Weight loss supplements under Hydroxycut banner withdrawn: death, liver failure - where will this end?

FDA and the New York Times are reporting today 23 cases of adverse reactions to various Hydroxycut weight loss supplements. (FDA Consumer PDF here).

Above and beyond whether the stuff actually helps with weight loss, it is clear that the products contain some compound(s) that cause idiosyncratic cases of liver damage.

According to the law governing dietary supplements, the F.D.A. is empowered to act only in cases when it identifies a harmful or adulterated product that is already on sale.

"Part of the problem as you know is that F.D.A. looks at dietary supplements from a post-market perspective, so that an isolated incident is often difficult to follow," Dr. Linda Katz, interim chief medical officer of the agency's Center for Food Safety and Applied Nutrition, said Friday during a conference call with reporters.

And this is what gets my goat about the 1994 Dietary Supplement Health and Education Act (DSHEA) and something that the new FDA chief (and consumers) should really try to cultivate Congressional support to change:

In March, the federal General Accounting Office issued a report (77 page PDF) that criticized federal oversight of dietary supplements. The report, commissioned by the House Committee on Energy and Commerce, concluded that the F.D.A. had insufficient knowledge of the dietary supplement industry, insufficient resources dedicated to overseeing the industry, and insufficient ability to identify and recall problem products.

Enough already.

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I urge anyone that has been using this product to A: contact your physician B: contact a good attorney, these mutts at Hydroxicut have been hyping this product while all along knowing that the product was not only bogus in it's claims but harmful to consumers and deserve to be sued by any consumer who was effected by their product.

By Sailingwindward (not verified) on 01 May 2009 #permalink

i take issue with this problem of oversight and that useless disclaimer that supplement makers slap on their products in nearly-invisible print.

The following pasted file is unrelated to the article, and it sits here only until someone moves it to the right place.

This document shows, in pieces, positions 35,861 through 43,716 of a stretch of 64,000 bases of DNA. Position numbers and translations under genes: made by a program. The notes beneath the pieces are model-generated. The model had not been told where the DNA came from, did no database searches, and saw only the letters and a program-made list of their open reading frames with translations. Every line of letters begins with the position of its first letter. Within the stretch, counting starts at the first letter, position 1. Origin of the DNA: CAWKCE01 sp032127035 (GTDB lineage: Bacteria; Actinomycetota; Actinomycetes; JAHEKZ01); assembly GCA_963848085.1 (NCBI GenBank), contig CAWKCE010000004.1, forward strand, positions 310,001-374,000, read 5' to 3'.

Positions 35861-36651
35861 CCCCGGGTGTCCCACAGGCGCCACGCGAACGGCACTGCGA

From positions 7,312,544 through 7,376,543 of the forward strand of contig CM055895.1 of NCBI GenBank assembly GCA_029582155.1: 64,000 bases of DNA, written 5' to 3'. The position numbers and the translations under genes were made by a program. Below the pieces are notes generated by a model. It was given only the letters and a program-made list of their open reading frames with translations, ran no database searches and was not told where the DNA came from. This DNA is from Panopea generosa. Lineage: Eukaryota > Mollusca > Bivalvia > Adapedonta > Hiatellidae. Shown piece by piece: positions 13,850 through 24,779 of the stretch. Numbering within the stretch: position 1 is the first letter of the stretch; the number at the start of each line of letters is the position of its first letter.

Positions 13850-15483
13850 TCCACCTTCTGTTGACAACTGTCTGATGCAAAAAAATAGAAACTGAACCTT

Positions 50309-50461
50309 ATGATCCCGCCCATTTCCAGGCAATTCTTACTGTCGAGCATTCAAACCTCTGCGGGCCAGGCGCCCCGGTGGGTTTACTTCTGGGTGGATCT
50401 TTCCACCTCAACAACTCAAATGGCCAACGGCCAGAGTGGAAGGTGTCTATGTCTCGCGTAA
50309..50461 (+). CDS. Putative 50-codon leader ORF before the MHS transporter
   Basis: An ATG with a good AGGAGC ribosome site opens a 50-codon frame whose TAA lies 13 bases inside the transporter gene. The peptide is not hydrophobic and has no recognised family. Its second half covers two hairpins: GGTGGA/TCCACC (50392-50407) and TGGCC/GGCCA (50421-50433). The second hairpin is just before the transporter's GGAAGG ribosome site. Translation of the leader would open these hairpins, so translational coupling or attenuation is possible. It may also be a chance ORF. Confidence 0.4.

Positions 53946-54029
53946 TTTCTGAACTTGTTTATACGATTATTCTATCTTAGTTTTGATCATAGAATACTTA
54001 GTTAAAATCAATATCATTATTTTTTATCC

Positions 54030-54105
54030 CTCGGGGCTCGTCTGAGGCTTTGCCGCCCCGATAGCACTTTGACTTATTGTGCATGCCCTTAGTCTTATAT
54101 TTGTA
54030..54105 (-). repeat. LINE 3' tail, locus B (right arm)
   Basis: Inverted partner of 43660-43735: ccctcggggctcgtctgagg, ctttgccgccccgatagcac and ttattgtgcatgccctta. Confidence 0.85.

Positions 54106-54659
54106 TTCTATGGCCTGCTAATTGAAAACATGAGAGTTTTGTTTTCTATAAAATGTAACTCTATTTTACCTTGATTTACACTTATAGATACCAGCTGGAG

"Hydroxycut hepatotoxicity: A case series and review of liver
toxicity from herbal weight loss supplements"
Lily Dara, Jennifer Hewett, Joseph Kartaik Lim
World J Gastroenterol 2008 December 7; 14(45): 6999-7004

Isn't that (more or less) what Congress asked for? If you allow people to claim the sun and moon for their products (without evidence) and you don't provide the resources or authority to deal with the makers of drugs you have told the FDA to regulate, then where are you expecting the FDA to come up with the attention, authority, or cash to deal with supplements?

This isn't even an unintended consequence of the law, but a pretty easily anticipatable one.

I just got another FDA warning that over 30 'weight loss' agents from universal ABC beauty supply international, NY, have been pulled because they all contain sibutramine.

The law has to be changed on this. It is a multi-billion dollar industry; why shouldn't they have to follow the same rules as the pharmaceutical industry does?

By Tassie Devil (not verified) on 02 May 2009 #permalink

The FDA has a tough line to walk to try and get medications to people that can receive benefit, but not so early as to miss major problems. When side effects occur only in 0.1% of the subjects, you need to have 10s of thousands of subjects to really see it become statistically significant from placebo. Yes, it is sad that this happens, but there is just no way to prove that drugs are conclusively safe before they are approved.

great post. Thanks for the clarification of this so called "weight loss" drug.